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And I promise you
that I will fight
as hard for those who
did not support me
as for those who did.

Sir, I live.
My heart knocks on
the cell bars sporadically,
I splatter the walls
with the paint of my soul.
There is no amount of showers,
no amount of soap,
that I will allow
to wash away my hope.

Give me cold food,
and I’ll set it on fire
with the flames of my imagination.
Deprive indigent prisoners of
hygiene products.
I promise, not even
COVID can stop us.
If torture has an enemy
it has met its match!

Solitary confinement can
separate but never sever
the tethers that tie me
to my family’s memory.

Concerned clouds gather in
the name of dark places
the days officers are
lazy enough to take me
out this cell for fresh air.
I watch the faces of my loved ones
labor across the sky,
and as they cry,
I know it is a rain of pride.

I’ve worked from 12 am to 6 am.
Nonstop.
Quite certain that when
the hallway light turns on,
the harassment will begin.
The officer will hand me
the same styrofoam tray
with the old crusty cereal
for the 365th day.
But today
I will hand him this poem.

I’ve seen them
keep my brothas from
speaking to their mothers
and their childrens’ mothers.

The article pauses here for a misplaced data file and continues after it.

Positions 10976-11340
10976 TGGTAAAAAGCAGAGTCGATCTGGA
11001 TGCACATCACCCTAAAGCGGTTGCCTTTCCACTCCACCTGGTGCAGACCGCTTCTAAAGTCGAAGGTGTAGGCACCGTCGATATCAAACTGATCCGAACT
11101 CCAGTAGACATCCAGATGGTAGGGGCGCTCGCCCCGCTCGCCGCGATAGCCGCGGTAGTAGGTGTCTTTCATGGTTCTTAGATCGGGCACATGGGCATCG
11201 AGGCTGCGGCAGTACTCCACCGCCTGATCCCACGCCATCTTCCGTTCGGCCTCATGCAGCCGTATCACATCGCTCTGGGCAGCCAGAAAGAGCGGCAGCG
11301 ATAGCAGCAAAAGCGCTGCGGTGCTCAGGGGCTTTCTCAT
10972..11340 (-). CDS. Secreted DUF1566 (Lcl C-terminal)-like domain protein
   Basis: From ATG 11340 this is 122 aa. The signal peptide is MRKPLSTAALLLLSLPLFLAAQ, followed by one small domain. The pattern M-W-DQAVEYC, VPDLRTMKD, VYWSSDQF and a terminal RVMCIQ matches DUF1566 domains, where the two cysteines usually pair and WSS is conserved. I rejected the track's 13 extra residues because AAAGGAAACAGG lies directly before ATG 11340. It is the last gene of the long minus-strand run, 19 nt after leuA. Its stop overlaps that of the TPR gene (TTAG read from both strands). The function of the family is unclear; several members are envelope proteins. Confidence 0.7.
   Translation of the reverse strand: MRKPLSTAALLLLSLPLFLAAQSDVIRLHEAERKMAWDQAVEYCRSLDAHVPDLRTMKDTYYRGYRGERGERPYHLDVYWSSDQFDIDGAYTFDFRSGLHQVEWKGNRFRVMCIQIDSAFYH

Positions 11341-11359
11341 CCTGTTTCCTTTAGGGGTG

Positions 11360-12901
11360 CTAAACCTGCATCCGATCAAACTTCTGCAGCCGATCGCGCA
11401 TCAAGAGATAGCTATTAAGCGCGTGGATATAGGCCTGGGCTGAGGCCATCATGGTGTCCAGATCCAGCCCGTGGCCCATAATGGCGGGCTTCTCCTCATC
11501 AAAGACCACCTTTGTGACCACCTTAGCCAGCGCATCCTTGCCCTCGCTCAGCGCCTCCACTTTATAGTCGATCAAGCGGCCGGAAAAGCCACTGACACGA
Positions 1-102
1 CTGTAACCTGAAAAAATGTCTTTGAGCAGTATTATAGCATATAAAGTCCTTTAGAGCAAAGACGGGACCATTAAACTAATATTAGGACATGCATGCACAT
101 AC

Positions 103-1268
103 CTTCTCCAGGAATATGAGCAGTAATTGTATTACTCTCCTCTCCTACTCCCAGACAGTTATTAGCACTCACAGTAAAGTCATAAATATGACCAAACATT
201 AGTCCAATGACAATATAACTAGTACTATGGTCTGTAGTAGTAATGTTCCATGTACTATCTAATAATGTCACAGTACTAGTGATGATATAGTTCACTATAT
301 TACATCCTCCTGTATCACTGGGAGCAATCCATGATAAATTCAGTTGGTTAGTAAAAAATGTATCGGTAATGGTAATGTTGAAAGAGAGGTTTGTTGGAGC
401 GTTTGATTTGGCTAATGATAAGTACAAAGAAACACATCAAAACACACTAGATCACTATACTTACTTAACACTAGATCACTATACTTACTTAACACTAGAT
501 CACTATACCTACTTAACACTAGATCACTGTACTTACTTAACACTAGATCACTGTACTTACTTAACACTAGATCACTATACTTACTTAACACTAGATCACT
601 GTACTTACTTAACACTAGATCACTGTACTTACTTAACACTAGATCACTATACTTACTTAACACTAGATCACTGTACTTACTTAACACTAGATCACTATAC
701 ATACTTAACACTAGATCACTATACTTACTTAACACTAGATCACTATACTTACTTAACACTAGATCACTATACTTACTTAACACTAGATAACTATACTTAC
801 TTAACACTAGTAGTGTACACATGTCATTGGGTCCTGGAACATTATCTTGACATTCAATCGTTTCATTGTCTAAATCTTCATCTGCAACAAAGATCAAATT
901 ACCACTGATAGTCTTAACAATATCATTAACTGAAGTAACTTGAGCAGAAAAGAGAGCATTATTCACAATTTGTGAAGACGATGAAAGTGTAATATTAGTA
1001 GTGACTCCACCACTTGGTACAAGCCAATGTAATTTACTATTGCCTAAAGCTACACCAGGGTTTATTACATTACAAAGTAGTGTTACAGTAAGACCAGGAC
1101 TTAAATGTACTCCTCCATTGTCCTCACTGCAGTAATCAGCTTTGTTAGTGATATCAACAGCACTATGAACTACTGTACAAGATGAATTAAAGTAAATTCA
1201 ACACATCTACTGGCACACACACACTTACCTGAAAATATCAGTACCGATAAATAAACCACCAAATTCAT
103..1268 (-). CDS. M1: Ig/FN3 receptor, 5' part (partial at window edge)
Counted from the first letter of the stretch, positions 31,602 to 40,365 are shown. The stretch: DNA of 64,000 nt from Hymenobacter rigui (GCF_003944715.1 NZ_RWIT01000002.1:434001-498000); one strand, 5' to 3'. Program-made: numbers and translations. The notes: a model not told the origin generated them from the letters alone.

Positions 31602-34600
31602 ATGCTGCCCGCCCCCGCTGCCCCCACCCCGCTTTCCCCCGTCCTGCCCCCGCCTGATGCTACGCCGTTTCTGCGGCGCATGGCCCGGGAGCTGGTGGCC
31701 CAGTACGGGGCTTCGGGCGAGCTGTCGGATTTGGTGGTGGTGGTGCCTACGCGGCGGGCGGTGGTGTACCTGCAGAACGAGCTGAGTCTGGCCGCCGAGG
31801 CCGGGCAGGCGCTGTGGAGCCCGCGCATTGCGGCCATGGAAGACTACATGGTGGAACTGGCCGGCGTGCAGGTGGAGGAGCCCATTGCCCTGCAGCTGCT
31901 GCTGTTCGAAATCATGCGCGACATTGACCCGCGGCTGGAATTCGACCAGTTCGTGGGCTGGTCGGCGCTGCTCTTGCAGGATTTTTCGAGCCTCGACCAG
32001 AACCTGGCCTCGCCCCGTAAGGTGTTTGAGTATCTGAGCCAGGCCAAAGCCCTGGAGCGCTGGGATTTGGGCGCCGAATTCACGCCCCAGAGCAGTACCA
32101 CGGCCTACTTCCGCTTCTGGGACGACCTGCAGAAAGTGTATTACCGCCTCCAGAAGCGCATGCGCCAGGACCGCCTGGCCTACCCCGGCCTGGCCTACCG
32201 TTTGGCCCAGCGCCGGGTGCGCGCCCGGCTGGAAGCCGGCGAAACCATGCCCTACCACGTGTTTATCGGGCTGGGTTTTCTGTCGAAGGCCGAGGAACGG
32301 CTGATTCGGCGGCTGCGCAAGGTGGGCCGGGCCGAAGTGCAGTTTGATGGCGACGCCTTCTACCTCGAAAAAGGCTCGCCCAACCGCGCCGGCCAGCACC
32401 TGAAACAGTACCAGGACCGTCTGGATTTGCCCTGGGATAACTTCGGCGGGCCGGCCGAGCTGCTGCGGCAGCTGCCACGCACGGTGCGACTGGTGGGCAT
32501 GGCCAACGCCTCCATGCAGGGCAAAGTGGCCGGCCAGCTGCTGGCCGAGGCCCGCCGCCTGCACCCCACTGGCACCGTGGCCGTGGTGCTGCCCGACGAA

I’ve heard silent spirits
desperately dealing with death
in the depths of solitude.

I’ve seen this place
devour light like black holes,
but I hear the smiles on
my brothas’ faces,
I hear the beauty
of their vibrations,
I see our light
as it twirls and swirls
out and away from the center
of this black hole.

Sometimes I turn on music
to keep the cruelty at bay.
I enjoy being present
so it is never to escape
but only to synchronize
the rhythms in my mind
to love.

I’ve seen officers steal
prisoners’ most cherished pictures.
Grandparents, children, fathers, sisters.
The ultimatum:
“Let us abuse you,
consent to being disrespected
or your property will vanish.”
Shading the shadows
of our existence.

I’ve hated it, debated it,
but prisoners are not books
you cannot bind their covers
you cannot give them spines.

I’ve opened books, boarded trains
and rode them into the tunnels
of my brain.
I’ve waved goodbye to sanity,
passed through Insanity Station
and smoked a blunt filled
with stress and chains.

I remember seeing
one of my billboards and
it said “If you
fight as hard for those
who do not support you
as for those who do,
then you missed your stop
at Insanity Station, because
that was the place for you.”

Disclaimer: The views in this article are those of the author. Prison Journalism Project has verified the writer’s identity and basic facts such as the names of institutions mentioned.

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Sabir Shabazz

Sabir Shabazz is a poet incarcerated in Colorado. He finds it difficult to imagine fighting harder for anyone more than the people who have loved and supported him during the almost ten years that he has been in solitary confinement.